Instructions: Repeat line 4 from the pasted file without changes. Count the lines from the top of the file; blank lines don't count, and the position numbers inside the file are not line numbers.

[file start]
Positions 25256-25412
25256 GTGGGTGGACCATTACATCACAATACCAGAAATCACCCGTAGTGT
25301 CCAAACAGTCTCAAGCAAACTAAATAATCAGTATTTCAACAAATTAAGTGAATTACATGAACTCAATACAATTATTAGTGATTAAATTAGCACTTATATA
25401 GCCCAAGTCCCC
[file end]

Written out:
25401 GCCCAAGTCCCC